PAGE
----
New members join Wilmington DRB
WILMINGTON -- The Selectboard interviewed people for two open positions on the Development Review Board on March 19.
The Selectboard chose the two applicants shortly after their interviews.
"I’m excited," said DRB Chairwoman Nicki Steel. "Being on the DRB is an important way of helping the town and seeing how the regulations work. And there’s always something interesting for sure."
The DRB was in need of the new members, especially since Paul Tonon sent his letter of resignation a few months ago and Dave Kuhnert’s term expired.
The board was in jeopardy of having to continue with only three members and no alternates.
Frank Sprague’s term is effective immediately, as he is taking Tonon’s position. Sheila Osler will begin on April 3, taking over for Kuhnert. She will not be on the board until after the first hearing on April 1.
The Wilmington Selectboard asked the two candidates questions before resuming the rest of the board’s regular meeting. Toward the end of the meeting, the candidates were notified of which position each would fill.
Sprague told the board he is very interested in town politics. He served as a Selectboard member in Whitingham and used to own a business in Wilmington.
When asked about how his mind has been changed from something preconceived, Sprague talked about his business, Stone Puddles.
"I have two employees," he said. "I’ve been welding since I was young. Having full-time employees has brought in a lot of ideas. I’m open minded most of the time."
Selectboard Chairwoman Meg Streeter said the DRB has changed over the years.
"What’s different now is the decisions," she said. "What seems to be simple cases are somewhat lengthy."
Streeter asked Sprague if he would be up for writing decisions as the DRB members take turns writing the decisions for hearings.
"It’s an interest," he said. "Not an issue. It’s probably my weakest point, but doing Stone Puddles work, I’ve spent a lot of time on the computer, e-mailing people all over the country."
Osler spoke with the Selectboard next. She talked about her experience with the Planning Commission and her expertise. She has a master’s degree in interior design.
"There wasn’t as much architecture involved," Osler said. "I’ve also been involved in the restaurant business in town for 40 years."
Osler made it clear that while she was interested in the rural quality of Wilmington, she was "very much interested in the (downtown) village."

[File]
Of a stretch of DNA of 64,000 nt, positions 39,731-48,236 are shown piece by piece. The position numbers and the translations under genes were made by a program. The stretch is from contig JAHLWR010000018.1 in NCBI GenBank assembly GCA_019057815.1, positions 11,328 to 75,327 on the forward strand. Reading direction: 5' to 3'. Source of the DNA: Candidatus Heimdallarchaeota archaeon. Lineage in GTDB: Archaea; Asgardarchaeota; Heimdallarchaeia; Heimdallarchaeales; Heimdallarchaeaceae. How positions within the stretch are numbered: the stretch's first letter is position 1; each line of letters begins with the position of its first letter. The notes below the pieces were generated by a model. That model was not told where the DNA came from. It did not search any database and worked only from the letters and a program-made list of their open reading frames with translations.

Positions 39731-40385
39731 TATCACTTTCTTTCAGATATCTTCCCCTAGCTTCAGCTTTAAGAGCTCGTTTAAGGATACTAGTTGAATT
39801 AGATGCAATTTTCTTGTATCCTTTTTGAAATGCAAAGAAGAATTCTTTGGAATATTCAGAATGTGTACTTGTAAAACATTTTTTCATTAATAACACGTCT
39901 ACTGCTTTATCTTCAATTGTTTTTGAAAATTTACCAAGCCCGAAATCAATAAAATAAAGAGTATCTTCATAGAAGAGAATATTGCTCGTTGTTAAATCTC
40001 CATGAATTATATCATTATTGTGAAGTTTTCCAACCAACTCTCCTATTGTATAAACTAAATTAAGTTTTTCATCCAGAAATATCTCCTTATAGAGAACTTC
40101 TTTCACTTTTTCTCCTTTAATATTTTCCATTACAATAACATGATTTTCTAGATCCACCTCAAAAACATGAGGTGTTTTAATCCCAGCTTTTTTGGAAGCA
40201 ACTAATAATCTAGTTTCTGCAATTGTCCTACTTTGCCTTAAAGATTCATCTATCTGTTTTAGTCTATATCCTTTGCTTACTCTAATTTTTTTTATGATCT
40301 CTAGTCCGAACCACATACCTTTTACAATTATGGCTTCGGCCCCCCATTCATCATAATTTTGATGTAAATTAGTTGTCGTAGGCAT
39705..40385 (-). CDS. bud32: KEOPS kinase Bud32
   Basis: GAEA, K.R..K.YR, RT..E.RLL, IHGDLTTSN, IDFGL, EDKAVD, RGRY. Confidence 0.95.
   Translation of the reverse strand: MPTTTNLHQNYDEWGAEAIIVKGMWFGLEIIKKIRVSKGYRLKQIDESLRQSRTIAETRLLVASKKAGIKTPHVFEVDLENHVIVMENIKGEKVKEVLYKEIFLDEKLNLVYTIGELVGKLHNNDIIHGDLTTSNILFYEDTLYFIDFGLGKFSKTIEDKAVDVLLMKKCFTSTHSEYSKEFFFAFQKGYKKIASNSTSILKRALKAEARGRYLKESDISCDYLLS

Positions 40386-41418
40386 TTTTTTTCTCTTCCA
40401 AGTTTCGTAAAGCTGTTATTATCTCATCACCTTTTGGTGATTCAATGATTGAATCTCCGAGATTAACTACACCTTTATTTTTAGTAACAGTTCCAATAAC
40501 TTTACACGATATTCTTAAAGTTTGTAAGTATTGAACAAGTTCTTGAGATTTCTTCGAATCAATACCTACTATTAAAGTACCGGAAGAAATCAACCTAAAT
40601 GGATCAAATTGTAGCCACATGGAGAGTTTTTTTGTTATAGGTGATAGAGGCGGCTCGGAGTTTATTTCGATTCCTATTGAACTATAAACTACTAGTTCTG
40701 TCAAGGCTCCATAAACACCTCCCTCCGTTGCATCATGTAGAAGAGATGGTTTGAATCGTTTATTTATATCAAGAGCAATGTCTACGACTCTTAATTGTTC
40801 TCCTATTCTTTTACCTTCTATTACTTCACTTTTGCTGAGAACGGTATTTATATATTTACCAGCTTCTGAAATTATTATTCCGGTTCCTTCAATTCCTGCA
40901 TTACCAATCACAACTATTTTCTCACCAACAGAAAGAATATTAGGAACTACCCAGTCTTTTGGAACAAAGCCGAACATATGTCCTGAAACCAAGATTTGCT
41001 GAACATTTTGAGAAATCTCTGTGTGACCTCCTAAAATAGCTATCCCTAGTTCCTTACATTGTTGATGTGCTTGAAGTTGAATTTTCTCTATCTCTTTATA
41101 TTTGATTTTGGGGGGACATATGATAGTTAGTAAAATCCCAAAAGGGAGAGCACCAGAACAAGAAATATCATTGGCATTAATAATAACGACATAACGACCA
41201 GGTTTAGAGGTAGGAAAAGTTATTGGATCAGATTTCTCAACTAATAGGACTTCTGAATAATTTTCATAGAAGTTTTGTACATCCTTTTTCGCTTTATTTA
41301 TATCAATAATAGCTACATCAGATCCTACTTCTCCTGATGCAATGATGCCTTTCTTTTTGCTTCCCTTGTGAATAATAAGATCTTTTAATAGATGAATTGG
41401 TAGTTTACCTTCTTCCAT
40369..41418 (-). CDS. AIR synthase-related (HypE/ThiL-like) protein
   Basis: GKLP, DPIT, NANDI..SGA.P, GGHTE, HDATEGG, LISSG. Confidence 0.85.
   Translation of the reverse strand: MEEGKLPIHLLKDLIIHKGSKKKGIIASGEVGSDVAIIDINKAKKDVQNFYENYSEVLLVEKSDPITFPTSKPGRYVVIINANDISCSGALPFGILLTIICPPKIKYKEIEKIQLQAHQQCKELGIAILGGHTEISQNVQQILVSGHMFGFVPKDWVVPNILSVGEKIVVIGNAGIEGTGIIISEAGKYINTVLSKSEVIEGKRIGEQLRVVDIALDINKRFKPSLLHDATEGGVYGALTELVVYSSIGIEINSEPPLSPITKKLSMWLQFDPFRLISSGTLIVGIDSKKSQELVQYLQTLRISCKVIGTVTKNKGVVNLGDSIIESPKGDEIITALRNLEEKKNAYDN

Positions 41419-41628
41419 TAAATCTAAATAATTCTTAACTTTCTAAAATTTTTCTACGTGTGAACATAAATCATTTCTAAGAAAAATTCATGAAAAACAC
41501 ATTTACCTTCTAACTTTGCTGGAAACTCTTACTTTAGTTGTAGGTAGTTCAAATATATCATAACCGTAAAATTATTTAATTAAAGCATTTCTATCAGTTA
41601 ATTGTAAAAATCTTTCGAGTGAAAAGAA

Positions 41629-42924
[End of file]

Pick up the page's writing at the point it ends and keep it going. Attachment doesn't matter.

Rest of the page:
"What appeals to me now is the fact that there is a renewed community spirit since (Tropical Storm Irene)," Osler said. "It was exacerbated by the flood... For a town to survive, there needs to be a very clear approach to what happens in the future."
Steel sat in to hear the candidates go before the Selectboard. She added to the conversation when asked about how the DRB works, and she welcomed the newest members after the Selectboard appointed them.
"These are both good people and business owners," Steel said. "Sheila’s been here for years and years. Frank was born and raised in Whitingham. I’ve known both of them for years. I think they will bring some good skills. I’m excited about it."
Steel plans to assist them with training and preparation for the hearings on April 1.
"There is a lot to learn when you get on the DRB," she said. "We really try as a board (to train) because we know it’s difficult. We try to give a lot of support and help and training to members.
Steel told the Reformer that there are still alternate positions available for the DRB. The board still needs more people to get involved.
"The alternate positions are a great way of easing into it," said Steel. "They can come and watch a little, before they sit in on their first case."
On April 1, the DRB will hold hearings that involve the state garage, the town garage and a sign in town.
Chris Mays can be reached at 802-254-2311, ext. 273, or email@example.com. Follow Chris on Twitter @CMaysReformer.
TALK TO US
If you'd like to leave a comment (or a tip or a question) about this story with the editors, please email us. We also welcome letters to the editor for publication; you can do that by filling out our letters form and submitting it to the newsroom.